Regardless of gender, procuring a health plan may help to allay your worries and fears. For example, HSBC’s HealthCash Plan provides you with a lump sum benefit payment and daily expense allowance so that you don’t have to worry about day-to-day finances while recovering. A plan like this can help to reduce your stress for a speedy recovery, and supplements like a room upgrade could be possible depending on your level of coverage.


Common conditions associated with aging3

So, what’s stopping you?

Pre-retirees and retirees both have their own barriers to living a healthier lifestyle. In general, the FoR study found that something prevents 85% of pre-retirees from pursuing a healthier lifestyle as compared to 71% of retirees. It’s no surprise that pre-retirees say that they are too busy with work or other commitments (46%) while others blame a lack of free or leisure time (41%). Affordability is also an issue for 29% of pre-retirees and 21% of retirees.


Existing poor health is also a factor for retirees. 26% of them say that this or other medical conditions prevent them from leading a healthier lifestyle. Plus, people who have been retired longer confirm that poor health prevents them from living a healthier life. 33% of people who have been retired for 6 years or more agree with this, compared to 21% of people who have been retired for 5 years or less. On the bright side, almost a third of retirees say that nothing is stopping them from living a healthier lifestyle.

Male pre-retirees tend to be more positive about their health than women.


Encouraging a healthier lifestyle

Now that we have a better understanding of what prevents people from leading a healthier lifestyle, how can we encourage it? When asked what would help them lead a healthier lifestyle, 60% of retirees said cheaper healthy food and 29% said better food labelling. In the pre-retiree camp, 46% said that more free time would help them, while 16% said that they would like a cheaper gym membership. Encouragement from friends and family also plays a role for 39% of retirees and 28% of pre-retirees.


Eating healthy is one of the most important steps when leading a healthy lifestyle, and it seems that 60% of retirees have a legitimate concern about the price of healthy food. A 2013 study from the Harvard School of Public Health found that eating a healthy diet (fruits, vegetables, fish, and nuts costs about USD1.50 more per day per person than eating an unhealthy diet (processed foods and refined grains)5. It doesn’t sound like much, but that adds up to $547.50 per year. Granted, these figures are taken from an American context, but a quick glance around a local grocery store shows that organic food and food without preservatives and pesticides tend to cost more in Malaysia as well5.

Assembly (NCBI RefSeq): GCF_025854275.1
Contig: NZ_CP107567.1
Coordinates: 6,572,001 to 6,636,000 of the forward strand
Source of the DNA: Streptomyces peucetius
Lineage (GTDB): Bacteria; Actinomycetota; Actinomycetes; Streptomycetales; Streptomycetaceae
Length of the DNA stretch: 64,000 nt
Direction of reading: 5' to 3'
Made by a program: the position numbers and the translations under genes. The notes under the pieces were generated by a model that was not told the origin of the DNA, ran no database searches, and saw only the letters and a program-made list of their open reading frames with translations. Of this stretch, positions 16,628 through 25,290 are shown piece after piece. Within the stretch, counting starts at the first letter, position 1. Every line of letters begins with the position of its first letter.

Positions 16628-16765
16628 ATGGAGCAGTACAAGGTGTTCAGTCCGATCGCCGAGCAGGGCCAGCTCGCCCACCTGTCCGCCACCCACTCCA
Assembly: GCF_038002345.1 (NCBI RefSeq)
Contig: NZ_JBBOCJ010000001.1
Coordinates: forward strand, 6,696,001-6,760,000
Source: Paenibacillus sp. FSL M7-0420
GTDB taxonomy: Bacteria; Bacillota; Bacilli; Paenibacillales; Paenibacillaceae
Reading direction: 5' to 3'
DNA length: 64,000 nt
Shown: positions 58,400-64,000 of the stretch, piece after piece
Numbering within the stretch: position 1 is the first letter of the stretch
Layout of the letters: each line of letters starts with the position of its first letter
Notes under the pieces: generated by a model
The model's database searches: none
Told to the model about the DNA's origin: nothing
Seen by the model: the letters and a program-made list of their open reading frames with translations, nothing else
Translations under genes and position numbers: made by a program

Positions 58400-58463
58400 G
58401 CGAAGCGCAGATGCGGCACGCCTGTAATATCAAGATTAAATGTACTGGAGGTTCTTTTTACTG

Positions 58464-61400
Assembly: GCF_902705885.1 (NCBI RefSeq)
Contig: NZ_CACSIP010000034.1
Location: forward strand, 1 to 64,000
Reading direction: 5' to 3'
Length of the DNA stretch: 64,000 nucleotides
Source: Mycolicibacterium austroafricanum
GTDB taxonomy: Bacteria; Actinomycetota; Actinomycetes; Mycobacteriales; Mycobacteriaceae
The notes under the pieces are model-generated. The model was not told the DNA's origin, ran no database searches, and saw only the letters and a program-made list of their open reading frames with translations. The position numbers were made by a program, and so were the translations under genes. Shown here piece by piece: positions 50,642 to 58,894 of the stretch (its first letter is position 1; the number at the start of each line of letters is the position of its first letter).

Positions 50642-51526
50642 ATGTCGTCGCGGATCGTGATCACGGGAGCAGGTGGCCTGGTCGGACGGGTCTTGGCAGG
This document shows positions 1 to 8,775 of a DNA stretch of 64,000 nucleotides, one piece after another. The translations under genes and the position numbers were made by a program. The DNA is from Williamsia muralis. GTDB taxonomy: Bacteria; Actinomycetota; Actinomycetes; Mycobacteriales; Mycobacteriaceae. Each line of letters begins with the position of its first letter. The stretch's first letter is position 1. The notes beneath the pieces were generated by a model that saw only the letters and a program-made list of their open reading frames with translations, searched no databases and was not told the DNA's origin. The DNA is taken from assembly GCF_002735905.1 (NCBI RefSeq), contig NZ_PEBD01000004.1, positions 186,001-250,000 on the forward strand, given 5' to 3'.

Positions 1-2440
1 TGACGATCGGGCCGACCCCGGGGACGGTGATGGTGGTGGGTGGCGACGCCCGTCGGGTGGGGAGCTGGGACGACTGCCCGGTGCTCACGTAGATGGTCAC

How then can we eat healthy without breaking the bank? Firstly, try not to get overwhelmed. Focus on the big picture, and buy lots of fruits, vegetables, whole grains, and fresh meat. Ensure that fresh foods outnumber packaged food, and then only consider if they are organic, fair trade, GMO-free (Genetically Modified Organisms), etc. Secondly, you should prioritise. If buying organic vegetables and farm fed meat is important to you, budget more money for those things. Make some concessions on other things like rice, noodles, and condiments to balance out your grocery list. Lastly, make a meal plan at the beginning of the week so that you don’t overspend at the grocery store. With adequate planning, eating healthy can become an easy affair6.


Pre-retirees said they would be more likely to live a healthy lifestyle if gym memberships were cheaper (16%), and if they had easier access to sports and activities (33%). Instead of looking at exercising as a big task that can only be accomplished by hitting the gym or partaking in sports, there are simple exercises that can be done in or around your home. Body weight exercises improve strength, condition your body, and help with weight loss. Some examples would be squats, lunges, planks, push ups, and sit ups. As for simple cardio exercises to improve endurance and stamina, simply jogging in place, skipping rope, or climbing stairs would be helpful7. A little bit of creativity and discipline is really all you need to introduce physical activity into your routine.


Insights and practical steps

Finally, the FoR study has provided us with some important insights along with practical actions that are drawn from the research findings. Hopefully, these findings will help today’s retirement savers plan a better financial future for themselves


1. Start saving for an earlier retirement
 91% of pre-retirees aged 45 and above say they would like to retire in the next 5 years but are unable to because they would struggle financially. It is important to start saving for retirement as early as possible to improve your chances of retiring when you want to.

2.Plan for a longer retirement

56% of retirees say that their relationship with the spouse or partner improved in retirement. Make the most of this new chapter in your life by ensuring that you have a solid financial plan in place.


3. Aim for a healthier retirement

85% of pre-retirees say that something prevents them from leading a healthier lifestyle. Don’t wait until you have stopped working before taking proactive steps to improve your health. Lessen your worries by planning far ahead and implementing a healthy lifestyle as soon as possible.


4. Consider how your healthcare needs may change in retirement

45% of pre-retirees are unable to predict how much they are likely to spend on healthcare in retirement. It is important to consider your financial obligations throughout retirement and make sure that potential healthcare needs are included in your plan. Unexpected medical costs can exact a heavy financial toll at any life stage, but more so during retirement when there’s no fixed income.


The discussion on health and retirement is a complex one, and HSBC Group’s study aims to provide you with relevant information as well as solid steps that you can put into action. Retirement should be the most rewarding time in your life, and we would like to help you make it so.



Please contact your Relationship Manager or visit any of our branches to find out more about our products, or if you need further information.


Reproduced with permission from The Future of Retirement “Healthy new beginnings”, published in 2016 by HSBC Holdings plc


1, “Malaysia’s healthcare costs set to rise 8.8% a year”, March 15, 2013.
2, “Aging: What to expect”, April 6, 2015.
3, “Medical Cost References”, April 27, 2013.
4, “Why Women Worry More”, December 18, 2012.
5, “How much does it cost to eat organic food?”, January 30, 2014.
6, “Healthy Food IS More Expensive. So Now What?”, March 24, 2015.
7, “10-minute workouts”, September 16, 2013.